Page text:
More than half of the world’s population live in urban areas today (54.5% in 2016), and the figure is estimated to reach 60% by 2030. With increasing internal and external pressures, making cities resilient has never been more crucial.

“One of the biggest challenges that some Malaysian cities face is rapid spatial expansion,” says Lauren Sorkin, regional director, Asia & Pacific, for 100 Resilient Cities (100RC), when we meet for a one-on-one interview in the midst of the 9th World Urban Forum held in Kuala Lumpur from Feb 7 to 13.

The 100 Resilient Cities organisation is a Rockefeller Foundation initiative dedicated to helping cities around the world become more resilient in the face of physical, social, and economic challenges that are a growing part of the 21st century.

Interrelated challenges

According to Sorkin, Malaysia’s population density figures are starkly lower than that of other cities in the region, which averages around 5,800 people per square kilometre, compared with Malaysia’s 3,300 people per sq km.

“So you don’t have as many people in each space, which drives the city towards a very distributed urban space. Now, that’s OK if you have multiple (city) centres, where people have access to jobs and opportunities, but it creates a problem when all the opportunities are in the centre.

“So that integration between economic opportunity, transportation, and spatial planning is a big one,” she points out.

100 resilient cities

Sorkin says future cities need integrated solutions to the many challenges that will arise. Photo: The Star/ Raja Faisal Hishan

Another issue in many cities is related to natural disasters and climate change stresses, and how they affect water management.

“As cities grow, and as we pave over much of our natural surroundings, we eliminate drainage space. We have to look at these problems in an integrated way, to manage the natural resources that support our cities, as well as to deliver services such as transport, economic opportunities, quality affordable housing and jobs to citizens.

“Those are the challenges that are interrelated but also the greatest source of opportunity. If we address them at once with integrated initiatives, there’s a lot of work that can be done,” she says.

The 100RC organisation helps cities look at problems that are natural disaster-related as well as identify the city’s drivers and internal stresses.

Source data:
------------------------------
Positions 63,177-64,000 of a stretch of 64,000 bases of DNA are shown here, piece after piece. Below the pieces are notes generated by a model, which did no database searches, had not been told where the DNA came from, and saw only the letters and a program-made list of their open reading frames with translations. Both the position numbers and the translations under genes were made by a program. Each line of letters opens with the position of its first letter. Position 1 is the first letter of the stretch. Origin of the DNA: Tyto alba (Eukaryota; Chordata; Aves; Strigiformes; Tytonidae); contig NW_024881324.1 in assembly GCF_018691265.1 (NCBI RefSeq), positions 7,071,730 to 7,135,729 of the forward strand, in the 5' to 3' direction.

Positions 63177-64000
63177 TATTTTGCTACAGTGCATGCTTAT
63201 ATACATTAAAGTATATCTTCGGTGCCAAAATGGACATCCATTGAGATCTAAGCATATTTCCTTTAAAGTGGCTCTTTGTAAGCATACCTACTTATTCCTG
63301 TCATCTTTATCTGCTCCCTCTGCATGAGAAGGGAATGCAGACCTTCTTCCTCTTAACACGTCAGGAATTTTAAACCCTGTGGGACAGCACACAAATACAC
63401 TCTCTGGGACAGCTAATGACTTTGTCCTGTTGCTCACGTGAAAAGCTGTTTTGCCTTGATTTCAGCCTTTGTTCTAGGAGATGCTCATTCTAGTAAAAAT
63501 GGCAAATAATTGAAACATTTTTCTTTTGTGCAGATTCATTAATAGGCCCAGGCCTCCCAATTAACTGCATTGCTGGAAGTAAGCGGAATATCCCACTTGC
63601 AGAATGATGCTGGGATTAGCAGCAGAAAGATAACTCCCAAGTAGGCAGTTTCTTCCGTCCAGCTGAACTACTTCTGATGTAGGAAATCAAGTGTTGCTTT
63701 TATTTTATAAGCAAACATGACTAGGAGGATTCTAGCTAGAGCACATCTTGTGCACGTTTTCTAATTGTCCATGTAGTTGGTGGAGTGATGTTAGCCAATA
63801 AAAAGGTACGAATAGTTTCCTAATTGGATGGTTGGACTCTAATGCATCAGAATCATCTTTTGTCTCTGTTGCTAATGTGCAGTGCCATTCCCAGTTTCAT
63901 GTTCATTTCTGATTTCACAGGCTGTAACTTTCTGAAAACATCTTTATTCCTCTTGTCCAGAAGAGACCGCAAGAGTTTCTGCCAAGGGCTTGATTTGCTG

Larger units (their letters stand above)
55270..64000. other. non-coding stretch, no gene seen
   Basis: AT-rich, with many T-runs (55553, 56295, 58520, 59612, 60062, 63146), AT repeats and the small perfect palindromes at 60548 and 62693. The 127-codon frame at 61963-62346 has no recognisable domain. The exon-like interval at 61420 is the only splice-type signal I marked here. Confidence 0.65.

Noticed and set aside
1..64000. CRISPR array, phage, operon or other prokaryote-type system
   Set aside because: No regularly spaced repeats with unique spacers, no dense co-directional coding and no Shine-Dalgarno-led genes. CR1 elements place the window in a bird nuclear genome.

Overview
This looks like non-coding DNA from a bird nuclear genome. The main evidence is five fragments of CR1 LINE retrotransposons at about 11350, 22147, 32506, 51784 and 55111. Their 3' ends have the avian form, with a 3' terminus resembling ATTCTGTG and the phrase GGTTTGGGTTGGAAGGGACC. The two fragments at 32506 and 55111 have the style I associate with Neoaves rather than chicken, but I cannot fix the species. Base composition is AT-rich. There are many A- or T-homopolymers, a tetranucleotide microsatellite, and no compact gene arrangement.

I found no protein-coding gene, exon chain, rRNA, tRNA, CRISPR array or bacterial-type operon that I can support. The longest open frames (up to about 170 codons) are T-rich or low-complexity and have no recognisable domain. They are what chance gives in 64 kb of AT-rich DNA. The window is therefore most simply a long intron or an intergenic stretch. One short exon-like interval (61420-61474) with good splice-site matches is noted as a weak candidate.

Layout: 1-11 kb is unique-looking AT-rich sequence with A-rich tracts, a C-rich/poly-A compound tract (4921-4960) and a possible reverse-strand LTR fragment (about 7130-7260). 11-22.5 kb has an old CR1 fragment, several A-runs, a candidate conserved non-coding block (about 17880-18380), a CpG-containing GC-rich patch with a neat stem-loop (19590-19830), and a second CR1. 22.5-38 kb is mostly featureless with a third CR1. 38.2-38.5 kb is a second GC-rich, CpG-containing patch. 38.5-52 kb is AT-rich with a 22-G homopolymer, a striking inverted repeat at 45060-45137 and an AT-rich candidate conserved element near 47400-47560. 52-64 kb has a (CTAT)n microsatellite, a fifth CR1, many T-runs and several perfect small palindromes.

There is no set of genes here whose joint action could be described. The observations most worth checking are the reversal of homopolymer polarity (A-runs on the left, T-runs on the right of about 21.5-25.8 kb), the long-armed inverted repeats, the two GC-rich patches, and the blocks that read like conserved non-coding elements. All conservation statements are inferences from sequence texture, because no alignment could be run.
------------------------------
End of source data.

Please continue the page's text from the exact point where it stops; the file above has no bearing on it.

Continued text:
For example in Melaka, says Sorkin, with rapid expansion and land reclamation, hard infrastructure may limit areas for drainage and limit natural flood control mechanisms.

“So what we ask cities to do is to look at how their own development approaches are perhaps adding complexities or challenges to what’s coming from outside,” she explains.

A recent 100RC initiative is the setting up of CoLabs.

“CoLabs is a really exciting new area for us. In our 100RC programme, we have worked very hard to build a coalition of over 100 partners from various sectors who donate technical assistance to our cities once they identify their initiatives and strategies.

“CoLabs is the newest way to wrap up as many as those free services for cities to solve a single problem,” she explains.

Integrated solutions

The theme of WUF9 was “Cities 2030, Cities for All: Implementing the New Urban Agenda” which focused on the New Urban Agenda as a tool and accelerator for achieving Agenda 2030 and the Sustainable Development Goals. (The New Urban Agenda was adopted in 2016 at Habitat III in Quito, Ecuador.)

How does the New Urban Agenda (NUA) affect the work of the 100RC?

“The NUA is so aligned with our own. We are all trying to address these really thorny problems and deliver on multiple benefits.

“Essentially, the NUA and the resilience approach are both saying, look, the problems of cities are pressing. They are also very inter-dependent, so we have to figure out a way to deliver integrated solutions to these multiple challenges and get the work done, otherwise cities will run out of money. They won’t be able to fix one problem at a time, it has to be integrated to be successful,” explains Sorkin.

On the local front, Mohd Ridhwan Mohd Ali was appointed as Melaka’s chief resilience officer (CRO) last September.

Ridhwan joins over 80 colleagues in other cities – eventually the number will reach 100 – who share common roles.

resilient cities

The Melaka River Cruise is popular with tourists. Photo: The Star/A. Malex Yahaya

“First and foremost, Ridhwan will be the focal point for resilience in that city and he will act as a key advisor to the chief executive of that city,” says Sorkin, adding that 100RC works with 23 cities in 11 countries in the Asia Pacific region.

“His second most important role is to be a coordinator and to be able to convene across all departments, and also business communities, academia and civil society, to plan resilience. So his role is not just to do that for general purposes but actually to build the city’s first resilience strategy,” she says.

Mohd Ridhwan’s job also includes preparing an assessment of the city’s key shocks and stresses, which will be the cornerstone of preparing the city’s first resilience strategy that will be released later this year, she adds.

One key problem in the city is flooding.

“Flooding has come out in the preliminary resilience assessment as a major issue. It is crucial for a CRO to be able to mobilise the right people in terms of implementation, because a strategy is only as good as the paper it is written on, until someone activates it.

“Ridhwan comes from a background of engaging youth in Melaka, so he has that history of bringing people together to address common goals. That’s one of the characteristics we look for in a CRO.

“It’s going to be exciting to see what Melaka develops in terms of Malaysia’s first resilience strategy. I think our CRO is one to watch in terms of how he is going to bring together many different agendas within the city,” says Sorkin.